How animals see the world, according to a new camera system

Animals in the wild must make crucial decisions by detecting moving targets. Their survival can depend on finding prey or evaluating a potential mate and their eyes all perceive colors in nature a little differently. Getting an accurate view of what animals are seeing has been a challenge, but a camera system developed by scientists at the University of Sussex in the United Kingdom and George Mason University in Virginia could help ecologists and filmmakers create videos that closely replicate the colors that different animals see in their natural environments. The system is described in a study published January 23 in the open-access journal PLOS Biology

[Related: How do animals see the world?]

Different photoreceptors in the eyes can affect how we perceive the world around us. Animals including bees, reindeer, and some birds can see ultraviolet (UV) light that human eyes cannot perceive. By reconstructing the colors that we know animals can see, scientists can learn more about how they communicate and navigate the world around them. 

Multispectral photography has many potential applications including examining topical effects, for example, tracking UV-absorbing urine tracks or evaluating cosmetics. Here, we show the application of UV-blocking sunscreen in honeybee false colors. As in other depictions, we show the honeybee’s UV, blue, and green photoreceptor responses as blue, green, and red, respectively. Note that the light toned skin (DH) appears similar in honeybee false colors as in human vision, because skin reflectance increases progressively at longer wavelengths. The sunscreen appears white to our eye because it reflects broadly over the human visible range, but it appears yellow in honeybee false colors because it absorbs UV light. Specifically, the honeybee’s UV photoreceptor (shown as blue) receives little light from the areas where the sunscreen has been applied, while their blue and green sensitive photoreceptors (shown as green and red, respectively) continue to capture abundant light. In honeybee false colors, this results in lower blue and higher green and red pixel values, which produces the yellow coloration. CREDIT: Vasas V, et al., 2024, PLOS Biology, CC-BY 4.0

“As sensory ecologists, we are interested in how animals perceive colors in nature. Traditional techniques for measuring these colors often told only part of the story,” Daniel Hanley, a study co-author and sensory ecologist at George Mason University, tells PopSci. “The scientific community lacked adequate tools for studying colors in motion. We designed our camera system to provide a solution to this problem. Now, we can record color signals as they would appear to wild animals in the wild.”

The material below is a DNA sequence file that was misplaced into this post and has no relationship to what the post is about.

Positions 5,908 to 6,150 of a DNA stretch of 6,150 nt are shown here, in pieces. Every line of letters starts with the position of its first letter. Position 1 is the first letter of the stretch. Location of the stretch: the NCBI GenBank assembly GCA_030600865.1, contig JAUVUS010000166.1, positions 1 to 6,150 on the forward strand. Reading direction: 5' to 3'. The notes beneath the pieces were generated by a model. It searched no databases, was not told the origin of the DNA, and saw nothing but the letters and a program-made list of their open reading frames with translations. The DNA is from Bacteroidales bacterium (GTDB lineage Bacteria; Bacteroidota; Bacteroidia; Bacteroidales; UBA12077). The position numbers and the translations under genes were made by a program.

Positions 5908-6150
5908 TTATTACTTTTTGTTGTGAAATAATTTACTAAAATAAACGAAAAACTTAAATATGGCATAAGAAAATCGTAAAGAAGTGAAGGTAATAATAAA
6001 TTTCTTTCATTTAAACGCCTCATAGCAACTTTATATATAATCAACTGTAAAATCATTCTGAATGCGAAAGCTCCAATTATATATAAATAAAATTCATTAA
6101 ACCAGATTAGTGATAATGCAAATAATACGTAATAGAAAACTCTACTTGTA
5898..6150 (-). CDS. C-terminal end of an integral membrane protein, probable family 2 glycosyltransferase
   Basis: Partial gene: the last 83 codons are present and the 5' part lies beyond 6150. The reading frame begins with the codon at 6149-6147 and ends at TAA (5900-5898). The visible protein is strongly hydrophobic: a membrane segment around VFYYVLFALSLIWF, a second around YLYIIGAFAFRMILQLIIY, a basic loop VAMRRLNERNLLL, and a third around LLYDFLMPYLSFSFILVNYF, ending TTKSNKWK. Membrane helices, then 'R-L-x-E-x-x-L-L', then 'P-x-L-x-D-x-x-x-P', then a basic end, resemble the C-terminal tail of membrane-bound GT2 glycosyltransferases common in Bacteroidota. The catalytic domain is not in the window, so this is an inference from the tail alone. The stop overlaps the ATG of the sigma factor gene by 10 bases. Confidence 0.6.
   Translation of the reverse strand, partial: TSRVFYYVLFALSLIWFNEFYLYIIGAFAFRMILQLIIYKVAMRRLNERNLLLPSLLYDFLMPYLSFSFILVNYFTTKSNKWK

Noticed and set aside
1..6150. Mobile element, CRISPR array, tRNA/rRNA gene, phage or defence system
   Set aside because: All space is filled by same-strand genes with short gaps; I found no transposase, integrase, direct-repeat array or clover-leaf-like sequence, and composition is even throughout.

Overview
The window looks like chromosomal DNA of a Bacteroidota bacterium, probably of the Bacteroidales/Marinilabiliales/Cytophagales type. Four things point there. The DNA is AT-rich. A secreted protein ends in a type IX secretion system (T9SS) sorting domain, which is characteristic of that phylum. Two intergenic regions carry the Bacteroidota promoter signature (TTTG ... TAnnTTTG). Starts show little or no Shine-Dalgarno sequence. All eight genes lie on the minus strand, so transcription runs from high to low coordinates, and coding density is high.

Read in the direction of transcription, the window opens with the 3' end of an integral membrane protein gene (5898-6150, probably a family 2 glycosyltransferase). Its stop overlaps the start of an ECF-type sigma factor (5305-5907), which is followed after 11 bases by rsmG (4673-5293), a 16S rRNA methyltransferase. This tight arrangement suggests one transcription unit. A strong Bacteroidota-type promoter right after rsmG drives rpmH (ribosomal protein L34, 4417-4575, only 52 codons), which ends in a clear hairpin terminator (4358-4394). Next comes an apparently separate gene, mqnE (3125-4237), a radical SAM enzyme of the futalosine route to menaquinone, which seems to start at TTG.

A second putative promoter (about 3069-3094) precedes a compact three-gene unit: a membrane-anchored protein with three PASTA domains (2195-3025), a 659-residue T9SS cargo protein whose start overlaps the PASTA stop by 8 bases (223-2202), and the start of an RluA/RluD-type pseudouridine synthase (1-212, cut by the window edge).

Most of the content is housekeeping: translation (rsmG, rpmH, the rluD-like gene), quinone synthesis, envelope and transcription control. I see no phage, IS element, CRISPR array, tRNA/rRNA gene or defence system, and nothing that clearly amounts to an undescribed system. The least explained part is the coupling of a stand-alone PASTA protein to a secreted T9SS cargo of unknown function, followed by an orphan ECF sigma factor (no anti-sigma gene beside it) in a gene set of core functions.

The new camera system builds on current techniques called spectrophotometry. Using this technique, images are taken at specific wavelength ranges that are typically beyond what humans can see. However, using these methods can be time consuming, produce false colors, require specific lighting conditions, and can’t always capture something that is moving. 

To overcome some of these limitations, the team developed a camera and software system that captures animal-view videos of moving objects under natural lighting conditions. 

“The system is built around two separate cameras, where light is split and simultaneously directed to a camera sensitive to ultraviolet light and to a standard camera sensitive to human visible light,” says Hanley. 

[Related: How this computer scientist is rethinking color theory.]

One of the cameras simultaneously records video in four different color channels: blue, green, red, and UV. That data is then processed into perceptual units using a popular programming language called Python. This generates a more accurate video of how animals perceive those colors, based on what biologists know about the photoreceptors in their eyes. The team tested this new camera system against the traditional spectrophotometry methods and their new system predicted the perceived colors with an accuracy of over 92 percent.

“Our project was quite involved, and we had many surprises along the way,” says Hanley. “The most surprising thing that we discovered was how much clouds can impact a perceived color. We didn’t tend to notice these shifts, but they were notable.”

The camera system is able to capture naturally occurring behaviors in their original context. This is illustrated with 3 short clips that depict bees foraging (first and second clips) and fighting (third clip) in their natural environment. The videos are shown in honeybee false colors (displaying the honeybee’s UV, blue, and green photoreceptor responses as blue, green, and red, respectively). CREDIT: Vasas V, et al., 2024, PLOS Biology, CC-BY 4.0

The system is built from commercially available cameras and is housed in modular 3D-printed casing. The software that the team developed is also open-source, so other researchers could build on this technology in the future. 

“We plan to apply the camera system as broadly as possible. Currently, we are exploring a range of applications from natural history through conservation,” says Hanley. “Our hope is that through community engagement our designs can improve and we will gather many novel observations about colors in nature.”